Letter: Yes, safeguards will fail

Sir – I wish to reiterate my conviction that safeguards in a Scottish assisted suicide law will fail. Not due to some baseless premonition, as Iain Stuart suggests (Letters, September 4), but rather due to logic – every human system inherently involves error, including healthcare. And because of evidence from Canada, Belgium, the Netherlands, and other jurisdictions regarding abuses against the vulnerable, and the erosion of rules. We must learn from this.

The likelihood of failings is compounded by the challenges our society faces: growing economic hardship, a loneliness epidemic, rocketing pressure on public services, and deeply rooted inequalities affecting disabled people. Previous bills failed not only because of the inadequacy of safeguards, as Mr Stuart helpfully admits, but also due to a Pandora’s Box of problems relating to various spheres of life. A law change is simply too dangerous.

Mr Stuart says he is “confident” that safeguards in Scotland will “ensure that assisted dying will only occur safely and in the most scrupulously controlled circumstances”. Does he really believe Scotland would do what no other country has done and implement an assisted suicide law with no abuses? I don’t think this exceptionalism is merited, or helpful given the gravity of what is being considered. Wrongful deaths cannot be undone.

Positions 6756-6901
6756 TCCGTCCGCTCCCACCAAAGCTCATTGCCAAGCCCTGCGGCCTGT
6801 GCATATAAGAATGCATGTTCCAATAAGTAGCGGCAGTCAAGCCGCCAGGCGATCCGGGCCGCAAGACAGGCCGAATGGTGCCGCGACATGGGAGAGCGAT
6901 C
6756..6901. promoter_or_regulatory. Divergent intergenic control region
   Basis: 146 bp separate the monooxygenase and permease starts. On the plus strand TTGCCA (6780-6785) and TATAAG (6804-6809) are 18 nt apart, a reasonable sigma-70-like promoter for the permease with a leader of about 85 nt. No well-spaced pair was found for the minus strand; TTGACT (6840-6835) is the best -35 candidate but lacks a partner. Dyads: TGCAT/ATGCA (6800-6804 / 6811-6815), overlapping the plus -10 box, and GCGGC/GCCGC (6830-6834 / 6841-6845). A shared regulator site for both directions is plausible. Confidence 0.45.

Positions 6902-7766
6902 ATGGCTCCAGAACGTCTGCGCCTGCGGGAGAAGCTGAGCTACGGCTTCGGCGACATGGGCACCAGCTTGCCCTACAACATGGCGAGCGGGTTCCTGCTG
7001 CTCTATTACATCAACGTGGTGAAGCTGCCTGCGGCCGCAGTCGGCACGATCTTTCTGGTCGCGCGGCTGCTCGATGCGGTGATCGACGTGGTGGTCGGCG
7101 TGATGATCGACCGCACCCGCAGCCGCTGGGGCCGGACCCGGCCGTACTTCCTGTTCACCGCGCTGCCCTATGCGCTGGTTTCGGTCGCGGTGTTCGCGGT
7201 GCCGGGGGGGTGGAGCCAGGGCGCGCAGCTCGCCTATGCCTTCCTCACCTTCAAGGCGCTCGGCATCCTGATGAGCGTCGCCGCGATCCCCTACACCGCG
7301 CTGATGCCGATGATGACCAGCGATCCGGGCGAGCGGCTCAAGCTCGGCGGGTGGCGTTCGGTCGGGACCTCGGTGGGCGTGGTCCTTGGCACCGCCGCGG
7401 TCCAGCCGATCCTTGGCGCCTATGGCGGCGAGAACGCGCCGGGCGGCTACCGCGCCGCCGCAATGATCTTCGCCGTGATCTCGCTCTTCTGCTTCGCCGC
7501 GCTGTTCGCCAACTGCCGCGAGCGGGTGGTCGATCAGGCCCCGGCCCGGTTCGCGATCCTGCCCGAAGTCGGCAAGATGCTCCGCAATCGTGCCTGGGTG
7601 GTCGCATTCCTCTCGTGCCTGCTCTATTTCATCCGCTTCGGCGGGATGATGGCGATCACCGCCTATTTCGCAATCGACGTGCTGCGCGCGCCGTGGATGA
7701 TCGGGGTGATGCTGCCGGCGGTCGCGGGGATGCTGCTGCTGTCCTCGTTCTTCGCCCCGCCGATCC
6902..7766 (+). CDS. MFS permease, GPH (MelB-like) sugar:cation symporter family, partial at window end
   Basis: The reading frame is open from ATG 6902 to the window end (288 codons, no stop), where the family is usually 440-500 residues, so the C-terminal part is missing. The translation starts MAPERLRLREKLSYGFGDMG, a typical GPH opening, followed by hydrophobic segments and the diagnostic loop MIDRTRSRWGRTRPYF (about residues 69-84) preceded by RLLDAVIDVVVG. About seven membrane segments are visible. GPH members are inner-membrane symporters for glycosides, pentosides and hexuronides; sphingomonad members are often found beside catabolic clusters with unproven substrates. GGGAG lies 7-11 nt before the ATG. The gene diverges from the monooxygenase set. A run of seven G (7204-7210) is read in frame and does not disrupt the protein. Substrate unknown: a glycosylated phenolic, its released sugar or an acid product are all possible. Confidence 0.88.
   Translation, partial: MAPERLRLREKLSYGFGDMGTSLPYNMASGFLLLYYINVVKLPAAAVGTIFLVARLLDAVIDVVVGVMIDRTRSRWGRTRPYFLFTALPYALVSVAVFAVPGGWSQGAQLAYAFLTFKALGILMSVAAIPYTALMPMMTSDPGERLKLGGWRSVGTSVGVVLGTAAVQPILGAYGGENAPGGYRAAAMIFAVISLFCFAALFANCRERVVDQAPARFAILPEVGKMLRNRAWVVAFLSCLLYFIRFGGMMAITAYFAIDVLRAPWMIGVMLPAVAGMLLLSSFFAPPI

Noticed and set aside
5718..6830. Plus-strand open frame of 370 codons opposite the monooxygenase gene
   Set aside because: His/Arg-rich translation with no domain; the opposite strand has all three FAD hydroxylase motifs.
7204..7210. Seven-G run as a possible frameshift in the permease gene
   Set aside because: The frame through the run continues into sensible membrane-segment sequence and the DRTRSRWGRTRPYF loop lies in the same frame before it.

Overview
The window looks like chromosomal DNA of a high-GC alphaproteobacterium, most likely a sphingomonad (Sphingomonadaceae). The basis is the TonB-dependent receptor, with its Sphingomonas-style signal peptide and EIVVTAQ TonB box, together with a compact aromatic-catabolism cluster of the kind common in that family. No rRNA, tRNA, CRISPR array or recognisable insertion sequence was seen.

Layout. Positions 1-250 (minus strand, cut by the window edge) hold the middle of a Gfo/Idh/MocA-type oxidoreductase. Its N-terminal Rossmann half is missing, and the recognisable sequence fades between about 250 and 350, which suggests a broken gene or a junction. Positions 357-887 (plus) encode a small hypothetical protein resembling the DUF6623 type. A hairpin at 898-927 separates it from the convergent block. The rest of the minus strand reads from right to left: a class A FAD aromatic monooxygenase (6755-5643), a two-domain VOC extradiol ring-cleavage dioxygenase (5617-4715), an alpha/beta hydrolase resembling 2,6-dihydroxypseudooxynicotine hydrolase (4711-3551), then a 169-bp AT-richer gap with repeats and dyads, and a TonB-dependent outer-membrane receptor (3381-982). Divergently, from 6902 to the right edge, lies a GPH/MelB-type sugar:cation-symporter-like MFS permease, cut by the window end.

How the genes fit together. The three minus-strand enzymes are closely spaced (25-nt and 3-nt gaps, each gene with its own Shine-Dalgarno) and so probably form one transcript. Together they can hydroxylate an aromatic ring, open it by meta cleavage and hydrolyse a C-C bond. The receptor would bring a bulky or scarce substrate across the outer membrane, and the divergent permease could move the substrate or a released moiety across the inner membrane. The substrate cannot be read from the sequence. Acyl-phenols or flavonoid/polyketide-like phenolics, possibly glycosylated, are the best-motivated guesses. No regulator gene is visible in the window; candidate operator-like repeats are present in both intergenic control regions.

Campaigners for assisted suicide will have disliked my description of “handing people poison”. They seek, via rhetoric and misleading language, to sanitise what is involved. Namely: vulnerable people being handed lethal drugs to ingest in front of anguished loved ones. Drugs that can take many hours to work and result in awful complications, including vomiting and seizures. I do not accept that this is a ‘dignified death’.

People suffering towards the end of life deserve better than this. Through wise decision making and investment, our political leaders can ensure that every Scot has access to quality palliative care, counselling, and other truly compassionate forms of support. I’d urge every MSP to choose the light of this path over the darkness of assisted suicide.


Jamie Gillies

This letter was sent to The Courier on Tuesday 5 September 2023, in reply to a letter published the previous day. Available to view at Press Reader.

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